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Friday, December 3, 2021

What Detroit must do

President Obama has begun our first sustained effort to rescue our automobile industry. As The New York Times reported, his recent signature of a law that allows certain states to “begin producing and selling cars and trucks that get higher mileage than the national standard” is a step to reshape the contour of our national automobile industry.

This change has been long overdue, but the impact will be positive. In the short-term, higher mileage standards in new automobiles guarantee less fuel consumption and hence greater efficiency. For users such as college students, this implies greater affordability and overall, better economic value. In the long term, it might revitalize the Big Three automakers. And that is exactly what this law, in part, intends: to solve a crisis of identity and lost direction that has plagued the automakers, and, by extension, Detroit.

Detroit is in a transitional period. Its sales are dwindling, its reputation crumbling and its products unsold. At this moment, acceptance is necessary – they need to recognize the unforgiving realities of competition. To survive, even thrive, Detroit ultimately needs reinvention.

The Big Three must reorient their production model. For years, while their rivals developed more efficient, streamlined cars, Detroit ignored calls for improving performance. Instead, it persisted with creating large, gas-guzzling cars and trucks. Not only were these models more costly, it was logically counterintuitive and counterproductive. In a world where efficiency is power, sales unsurprisingly suffered.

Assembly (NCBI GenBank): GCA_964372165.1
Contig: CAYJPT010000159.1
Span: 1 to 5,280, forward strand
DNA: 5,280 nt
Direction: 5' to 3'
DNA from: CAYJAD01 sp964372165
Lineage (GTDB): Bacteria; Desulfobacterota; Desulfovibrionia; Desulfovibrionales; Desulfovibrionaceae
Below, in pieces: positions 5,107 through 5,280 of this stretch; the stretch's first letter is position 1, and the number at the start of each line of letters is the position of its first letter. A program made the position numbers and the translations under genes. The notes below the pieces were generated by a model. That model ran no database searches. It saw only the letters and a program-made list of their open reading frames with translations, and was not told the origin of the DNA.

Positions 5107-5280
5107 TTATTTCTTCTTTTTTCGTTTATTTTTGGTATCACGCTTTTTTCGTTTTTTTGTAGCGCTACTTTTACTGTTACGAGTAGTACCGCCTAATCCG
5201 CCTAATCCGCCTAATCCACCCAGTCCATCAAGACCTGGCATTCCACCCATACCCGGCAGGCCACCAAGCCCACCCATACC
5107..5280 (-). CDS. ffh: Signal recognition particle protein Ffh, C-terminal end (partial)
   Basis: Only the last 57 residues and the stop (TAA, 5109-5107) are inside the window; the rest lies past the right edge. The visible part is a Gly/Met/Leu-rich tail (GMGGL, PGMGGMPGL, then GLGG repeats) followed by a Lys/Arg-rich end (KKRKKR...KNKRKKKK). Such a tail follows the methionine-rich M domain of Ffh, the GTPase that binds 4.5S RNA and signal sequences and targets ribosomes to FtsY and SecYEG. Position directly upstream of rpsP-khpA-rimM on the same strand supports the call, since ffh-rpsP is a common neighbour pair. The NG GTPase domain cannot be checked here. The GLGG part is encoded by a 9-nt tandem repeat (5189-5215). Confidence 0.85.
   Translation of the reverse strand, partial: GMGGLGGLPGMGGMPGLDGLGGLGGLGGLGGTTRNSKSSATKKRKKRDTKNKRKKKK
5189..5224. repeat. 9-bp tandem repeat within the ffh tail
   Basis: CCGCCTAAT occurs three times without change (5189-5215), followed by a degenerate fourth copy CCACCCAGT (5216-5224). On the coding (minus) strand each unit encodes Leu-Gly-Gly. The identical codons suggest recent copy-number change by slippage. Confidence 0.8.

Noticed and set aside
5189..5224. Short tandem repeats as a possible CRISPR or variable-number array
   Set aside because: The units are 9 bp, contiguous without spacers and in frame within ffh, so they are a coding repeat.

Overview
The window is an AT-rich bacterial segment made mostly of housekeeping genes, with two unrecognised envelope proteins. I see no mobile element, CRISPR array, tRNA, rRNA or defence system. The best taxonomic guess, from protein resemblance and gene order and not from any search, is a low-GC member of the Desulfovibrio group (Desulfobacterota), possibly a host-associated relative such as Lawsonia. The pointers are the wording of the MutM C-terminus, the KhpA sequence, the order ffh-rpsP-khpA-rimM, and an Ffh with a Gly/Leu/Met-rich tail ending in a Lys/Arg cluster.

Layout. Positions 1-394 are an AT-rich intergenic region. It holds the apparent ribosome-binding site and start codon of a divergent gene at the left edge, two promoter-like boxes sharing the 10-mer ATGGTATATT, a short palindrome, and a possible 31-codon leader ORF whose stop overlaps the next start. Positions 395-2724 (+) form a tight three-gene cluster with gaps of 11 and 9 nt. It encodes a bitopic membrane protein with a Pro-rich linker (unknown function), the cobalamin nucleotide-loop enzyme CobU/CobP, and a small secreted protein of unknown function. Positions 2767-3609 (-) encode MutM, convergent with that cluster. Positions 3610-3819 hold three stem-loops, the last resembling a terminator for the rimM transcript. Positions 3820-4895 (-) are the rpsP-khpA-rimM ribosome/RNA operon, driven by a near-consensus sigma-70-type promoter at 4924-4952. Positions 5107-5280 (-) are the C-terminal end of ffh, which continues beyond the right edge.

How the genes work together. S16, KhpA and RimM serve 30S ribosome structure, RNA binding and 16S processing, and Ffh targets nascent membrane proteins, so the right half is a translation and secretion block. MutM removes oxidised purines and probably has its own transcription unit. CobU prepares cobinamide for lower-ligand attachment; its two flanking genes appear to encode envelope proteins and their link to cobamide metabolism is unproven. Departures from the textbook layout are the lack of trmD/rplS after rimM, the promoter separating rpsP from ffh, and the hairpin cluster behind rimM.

To re-elevate Detroit, moreover, creating revolutionary business models is necessary. For too long, Detroit was a story about a series of missed opportunities. In the early ’90s, Ford’s research team originated the hybrid concept and prototype before it became popular. But, concerned more with earning maximal short-term returns, they didn’t pursue the presumably lower-margin hybrid. They chose to concentrate on the bottom line when they had the opportunity to reshape the industry and change history.

Thus, Detroit makers need to realign their corporate culture. They must pioneer and unearth the next frontier rather than continually persisting with old models. As The New York Times columnist Thomas Friedman suggested, incorporation of the Better Place model – a system that models upon Apple’s iTunes – enables users to lease electric cars and then replenish them at the battery-exchange stations. “The whole system is then coordinated by a service control center that integrates and does the billing.” Nobody knows the success potential of this model – but changes are occurring. Detroit must adapt and find the ultimate cost-efficient, environment-friendly balance.

While Detroit must remain true to its essential values – its philosophy mirrors America’s, that of creative destruction, the displacement and dismantlement of worn-out, unconvincing ideas by superior ideas – it must also learn from the best. And that means studying the traits of the current Japanese automobiles.

For Toyota, currently the largest automobile seller in the world, the employee-focus perspective, commitment to employee welfare and continuous leadership development has lifted them to the very top. Furthermore, in the Toyota Way, for instance, their introduction of the just-in-time practice – the process of maintaining almost no final products, but instead executing the process once orders are received, all with systematic coordination – significantly cut down costs. This lesson is one Detroit must learn from.

Cars began in the imagination – when visionaries dared to accept radical challenges, to invent and to innovate, to conceive what was previously inconceivable. With the proliferation of automobiles today, imagination is more critical than ever. If Detroit wants to succeed again, it must improve. Most importantly, it must renew its imagination.

ZACH HAN welcomes a brand new or used Toyota Camry. All gifts can be sent to zklhan@ucdavis.edu.

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